If you were offered a free season ticket to any club in Europe, which would you pick?
Get yourself a seat at Old Trafford, Stamford Bridge, the Bernabeu, Nou Camp or San Siro and you'll definitely see some of the best players in world football.
But if you value goals above all else there is barely a stadium on the continent that can trump Werder Bremen's Weserstadion.
If you had been there for every Bundesliga match in the last five seasons you would have seen 297 goals at an average of 3.5 a game.
Coach Thomas Schaaf has found a formula that places attacking football above all else and has managed to keep his side in the top three for those past five seasons.
A 5-4 victory over minnows TSG Hoffenheim last Saturday followed an astounding 5-2 away win over Juergen Klinsmann's star-studded Bayern Munich the week before and has raised hopes Werder can claim their fifth Bundesliga title, and first since 2004.
Schaaf has the demenour of a typical Norddeutscher (northern German), quiet, cool and determined, but his tactical approach makes the likes of Kevin Keegan and Ossie Ardiles look like defensive masterminds.
In his ten years in charge at the club he has not wavered from a 4-4-2 formation with cavalier full-backs and a clever playmaker "in the hole", currently Brazil international Diego.
That he has had such sustained success is all the more remarkable given that the club seem to lose their best players each summer to clubs with deeper pockets.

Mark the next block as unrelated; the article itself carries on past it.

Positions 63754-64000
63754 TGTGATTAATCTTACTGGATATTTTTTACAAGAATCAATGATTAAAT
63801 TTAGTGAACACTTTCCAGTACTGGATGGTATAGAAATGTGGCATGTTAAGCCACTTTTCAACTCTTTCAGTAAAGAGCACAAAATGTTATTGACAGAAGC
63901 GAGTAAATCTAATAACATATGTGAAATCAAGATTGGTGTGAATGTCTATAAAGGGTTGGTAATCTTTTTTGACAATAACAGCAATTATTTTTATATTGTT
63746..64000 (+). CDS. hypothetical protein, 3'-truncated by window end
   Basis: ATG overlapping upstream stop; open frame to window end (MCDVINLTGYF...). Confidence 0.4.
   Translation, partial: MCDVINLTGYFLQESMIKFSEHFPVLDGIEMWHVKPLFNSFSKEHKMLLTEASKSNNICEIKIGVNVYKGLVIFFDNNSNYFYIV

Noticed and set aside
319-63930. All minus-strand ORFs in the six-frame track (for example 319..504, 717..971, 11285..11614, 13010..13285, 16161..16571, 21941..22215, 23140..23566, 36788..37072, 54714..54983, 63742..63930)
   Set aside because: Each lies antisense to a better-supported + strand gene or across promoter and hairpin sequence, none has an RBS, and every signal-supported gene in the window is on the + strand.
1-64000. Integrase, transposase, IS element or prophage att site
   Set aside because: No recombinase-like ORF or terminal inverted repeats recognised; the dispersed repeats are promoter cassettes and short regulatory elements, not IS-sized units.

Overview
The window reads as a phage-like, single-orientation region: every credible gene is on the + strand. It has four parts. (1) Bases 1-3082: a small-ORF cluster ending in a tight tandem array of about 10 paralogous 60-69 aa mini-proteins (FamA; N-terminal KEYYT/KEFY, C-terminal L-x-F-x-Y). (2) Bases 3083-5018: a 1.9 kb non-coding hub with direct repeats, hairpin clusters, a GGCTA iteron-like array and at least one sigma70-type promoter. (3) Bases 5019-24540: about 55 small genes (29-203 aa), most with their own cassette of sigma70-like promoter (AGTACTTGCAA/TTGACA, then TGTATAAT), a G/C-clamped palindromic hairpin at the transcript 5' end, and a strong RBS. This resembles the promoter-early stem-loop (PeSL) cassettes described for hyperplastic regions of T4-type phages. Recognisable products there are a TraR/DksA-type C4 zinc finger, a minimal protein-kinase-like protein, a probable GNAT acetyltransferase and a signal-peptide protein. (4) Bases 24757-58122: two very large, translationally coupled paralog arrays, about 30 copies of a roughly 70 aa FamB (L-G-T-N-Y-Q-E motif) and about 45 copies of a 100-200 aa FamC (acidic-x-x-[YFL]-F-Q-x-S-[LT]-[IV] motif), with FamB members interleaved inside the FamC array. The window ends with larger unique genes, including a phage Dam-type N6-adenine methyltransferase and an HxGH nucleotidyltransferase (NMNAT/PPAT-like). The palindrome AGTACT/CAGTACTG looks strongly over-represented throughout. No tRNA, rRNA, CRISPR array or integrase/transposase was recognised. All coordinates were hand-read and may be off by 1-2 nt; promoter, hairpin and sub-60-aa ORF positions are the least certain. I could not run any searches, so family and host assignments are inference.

German international Tim Borowski is case in point; he left for Bayern in the close season on a free transfer after coming through the youth ranks in Bremen.
But it doesn't seem to matter who is in the side, the goals keep flowing - even on-loan Claudio Pizarro looks a new man after a torrid time at Chelsea.
What they must overcome is a tendency to fall away in the second half of the season, they would much prefer to be the underdogs in the title race.
Where Schaaf's "Torfabrik" (goal factory) approach has failed to pay off is in Europe.
Despite home victories against Juventus, Chelsea and Real Madrid in recent campaigns, Werder have failed to reach a Champions League quarter-final.
Their opening home match in this season's competition saw Bremen have 24 shots on goal but only a 0-0 scoreline, a similar performance to the one that saw them eliminated from the Uefa Cup by Rangers last season.
This week Schaaf will come up against Inter Milan and Jose Mourinho, a man whose pragmatic approach on the field contributed to his departure from Stamford Bridge, despite bringing the club unprecedented success.
The contrast in styles could not be more apparent, and I'm hoping Werder can finally make the breakthrough their attitude deserves.
Alan Hansen may not enjoy it, but for anybody else is there a more exciting side to watch than Werder Bremen?
Bundesliga results - news.bbc.co.uk/sport1/hi/foo...